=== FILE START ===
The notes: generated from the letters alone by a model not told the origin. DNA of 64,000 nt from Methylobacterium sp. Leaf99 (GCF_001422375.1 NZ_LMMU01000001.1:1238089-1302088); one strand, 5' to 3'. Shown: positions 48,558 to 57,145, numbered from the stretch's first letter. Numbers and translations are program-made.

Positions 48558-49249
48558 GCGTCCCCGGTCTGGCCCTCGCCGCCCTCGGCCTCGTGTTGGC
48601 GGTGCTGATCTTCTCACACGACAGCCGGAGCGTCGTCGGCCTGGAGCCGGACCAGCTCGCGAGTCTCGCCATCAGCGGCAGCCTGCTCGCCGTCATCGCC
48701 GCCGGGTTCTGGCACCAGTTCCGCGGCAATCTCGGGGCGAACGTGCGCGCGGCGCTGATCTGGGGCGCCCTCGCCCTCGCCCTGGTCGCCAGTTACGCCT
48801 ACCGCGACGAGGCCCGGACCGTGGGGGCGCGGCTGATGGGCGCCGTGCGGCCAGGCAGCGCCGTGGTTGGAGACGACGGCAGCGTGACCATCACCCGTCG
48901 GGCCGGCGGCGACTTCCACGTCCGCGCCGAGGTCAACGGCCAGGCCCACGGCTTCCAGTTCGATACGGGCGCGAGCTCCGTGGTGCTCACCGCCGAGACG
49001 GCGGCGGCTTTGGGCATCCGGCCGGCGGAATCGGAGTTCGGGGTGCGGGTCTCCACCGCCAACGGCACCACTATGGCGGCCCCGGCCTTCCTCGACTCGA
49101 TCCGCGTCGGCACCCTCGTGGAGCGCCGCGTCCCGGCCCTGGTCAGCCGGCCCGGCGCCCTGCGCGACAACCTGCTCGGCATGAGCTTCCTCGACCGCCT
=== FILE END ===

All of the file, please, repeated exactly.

The notes: generated from the letters alone by a model not told the origin. DNA of 64,000 nt from Methylobacterium sp. Leaf99 (GCF_001422375.1 NZ_LMMU01000001.1:1238089-1302088); one strand, 5' to 3'. Shown: positions 48,558 to 57,145, numbered from the stretch's first letter. Numbers and translations are program-made.

Positions 48558-49249
48558 GCGTCCCCGGTCTGGCCCTCGCCGCCCTCGGCCTCGTGTTGGC
48601 GGTGCTGATCTTCTCACACGACAGCCGGAGCGTCGTCGGCCTGGAGCCGGACCAGCTCGCGAGTCTCGCCATCAGCGGCAGCCTGCTCGCCGTCATCGCC
48701 GCCGGGTTCTGGCACCAGTTCCGCGGCAATCTCGGGGCGAACGTGCGCGCGGCGCTGATCTGGGGCGCCCTCGCCCTCGCCCTGGTCGCCAGTTACGCCT
48801 ACCGCGACGAGGCCCGGACCGTGGGGGCGCGGCTGATGGGCGCCGTGCGGCCAGGCAGCGCCGTGGTTGGAGACGACGGCAGCGTGACCATCACCCGTCG
48901 GGCCGGCGGCGACTTCCACGTCCGCGCCGAGGTCAACGGCCAGGCCCACGGCTTCCAGTTCGATACGGGCGCGAGCTCCGTGGTGCTCACCGCCGAGACG
49001 GCGGCGGCTTTGGGCATCCGGCCGGCGGAATCGGAGTTCGGGGTGCGGGTCTCCACCGCCAACGGCACCACTATGGCGGCCCCGGCCTTCCTCGACTCGA
49101 TCCGCGTCGGCACCCTCGTGGAGCGCCGCGTCCCGGCCCTGGTCAGCCGGCCCGGCGCCCTGCGCGACAACCTGCTCGGCATGAGCTTCCTCGACCGCCT